On Friday I shared with you my thoughts on the recent UUK report and why it’s important for universities to engage with it at a strategic level. In the spirit of sharing work that Jisc has undertaken or has underway that go some way to addressing the recommendations, today I’ll give some pointers to some of the relevant Jisc activity alongside some of the recommendations; this is only a small taster of some relevant work.
- Recommendation 1 - the need to take steps to enhance the transparency of costs of operational activities within higher education in order to help demonstrate where and how value for money is being delivered.
We’ve developed two tools that can help here. Firstly, the Jisc IT Service Costing Toolkit that was funded under the Jisc Flexible Service Delivery programme is designed to help universities calculate the cost of their current IT infrastructure and future investments. It can also help managers make the case for alternative service models by allowing you to weigh up investments in new infrastructure versus shared services or hosted services. The toolkit is now used by Oxford University Computing Service in order to provide a sound method for costing their legacy IT Service provision
Under the Digital Preservation programme the Jisc Impact Calculator was funded and is available at Jisc infoNet. This allows HEIs to baseline and forecast the quantitative impact (including costs) of investing in new ICT solutions. Although the impact calculator’s genesis is in information management it can be applied more widely.
- Recommendation 3 - The report also helps to articulate the sophisticated approach that needs to be taken to the adoption of shared services; that is that shared services are more effective if work is done on streamlining processes prior to implementing changes to shared services.
Within a number of shared services that Jisc has worked with the sector on, we’ve examined processes to define where these can be better supported and streamlined. For example Jisc has worked with SCONUL as a precursor to taking forward a shared electronic resource management support service on the examination of processes within university libraries. After significant prior work Jisc Collections is now managing the establishment of a shared service to support the management of electronic library resources in colleges and universities.
If you’re looking for examples of how other universities and colleges have handled changes to their service delivery, Jisc’s Flexible Service Delivery Programme supported the production of some “Process and Service Improvement” case studies. These case studies demonstrate how that with mapping and costing legacy service provision, HEIs can plan for change across a range of business and academic areas.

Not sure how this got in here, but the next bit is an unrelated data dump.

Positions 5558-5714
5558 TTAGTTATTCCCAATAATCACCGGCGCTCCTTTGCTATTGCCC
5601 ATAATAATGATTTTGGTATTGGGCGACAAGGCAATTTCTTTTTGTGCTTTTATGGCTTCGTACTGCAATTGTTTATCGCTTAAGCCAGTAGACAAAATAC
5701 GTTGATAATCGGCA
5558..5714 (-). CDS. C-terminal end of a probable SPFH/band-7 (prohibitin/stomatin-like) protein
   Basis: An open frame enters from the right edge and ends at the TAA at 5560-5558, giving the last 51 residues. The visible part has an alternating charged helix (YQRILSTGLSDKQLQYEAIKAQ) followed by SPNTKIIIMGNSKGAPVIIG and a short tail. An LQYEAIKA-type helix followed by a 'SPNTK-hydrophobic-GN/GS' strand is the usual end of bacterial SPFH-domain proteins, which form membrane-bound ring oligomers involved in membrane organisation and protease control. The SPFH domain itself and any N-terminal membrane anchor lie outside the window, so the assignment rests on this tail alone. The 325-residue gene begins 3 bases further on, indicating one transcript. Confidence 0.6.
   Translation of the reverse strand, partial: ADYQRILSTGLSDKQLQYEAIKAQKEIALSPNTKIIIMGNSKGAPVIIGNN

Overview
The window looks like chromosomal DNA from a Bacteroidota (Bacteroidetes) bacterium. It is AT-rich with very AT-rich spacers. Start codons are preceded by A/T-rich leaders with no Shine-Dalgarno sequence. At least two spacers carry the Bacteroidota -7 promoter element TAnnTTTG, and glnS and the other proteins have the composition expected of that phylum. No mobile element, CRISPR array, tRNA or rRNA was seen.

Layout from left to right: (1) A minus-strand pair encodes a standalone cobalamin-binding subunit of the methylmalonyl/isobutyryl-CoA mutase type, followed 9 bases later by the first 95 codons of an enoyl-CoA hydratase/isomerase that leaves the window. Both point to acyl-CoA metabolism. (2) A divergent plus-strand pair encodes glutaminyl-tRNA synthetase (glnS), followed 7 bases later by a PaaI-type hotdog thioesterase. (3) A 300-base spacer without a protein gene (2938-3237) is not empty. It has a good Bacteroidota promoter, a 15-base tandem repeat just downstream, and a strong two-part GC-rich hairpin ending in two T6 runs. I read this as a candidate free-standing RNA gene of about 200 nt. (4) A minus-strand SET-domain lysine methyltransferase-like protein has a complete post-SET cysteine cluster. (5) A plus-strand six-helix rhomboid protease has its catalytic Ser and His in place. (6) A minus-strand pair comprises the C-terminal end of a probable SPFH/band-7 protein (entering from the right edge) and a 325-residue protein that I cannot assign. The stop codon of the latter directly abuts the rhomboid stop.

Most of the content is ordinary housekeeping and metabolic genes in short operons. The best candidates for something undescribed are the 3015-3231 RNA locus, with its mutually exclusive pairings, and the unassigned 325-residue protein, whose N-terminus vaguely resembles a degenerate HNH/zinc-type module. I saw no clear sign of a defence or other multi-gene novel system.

- Recommendation 10: Developing and implementing new ICT systems and facilities can play an important role in reducing energy costs and lowering carbon emissions, with energy savings from more efficient ICT solutions (including outsourcing)
Through our investments in greening ICT Jisc has developed a wealth of knowledge in this area, and this agenda is being further explored with European infrastructure partners through the e-Infranet project.
It is pleasing to see the report note that Jisc’s work adds value by developing shared practice, and of course in particular by providing shared services. On page 44 of the report the role of Jisc Collections, innovation programmes and other services are noted in terms of offering value for money.
As is highlighted on page 55, Jisc is working with HEFCE on the development of University Modernisation Fund (UMF) cloud services, for example the development of a shared cloud brokerage service for universities via Janet. Recommendation 11 mentions the need for procurement expertise and Jisc Advance is already taking forward plans, also via UMF, to establish a service to help universities procure the best value administrative systems. The businesses cases for these activities clearly show that they will help drive efficiencies in universities.
Jisc welcomes the report and UUK’s leadership in undertaking this work. We look forward to seeing UUK’s plans on implementation, and in particular working with UUK on recommendation number 6, where an ‘efficiency hub’ is proposed to promote relevant services to the sector and to share good practice and innovative developments.
Before I go I have to acknowledge that colleagues Craig Wentworth, Alex Hawker, John Chapman, Neil Grindley and others helped provide information to UUK to show examples of how the sector is working on achieving change and efficiency.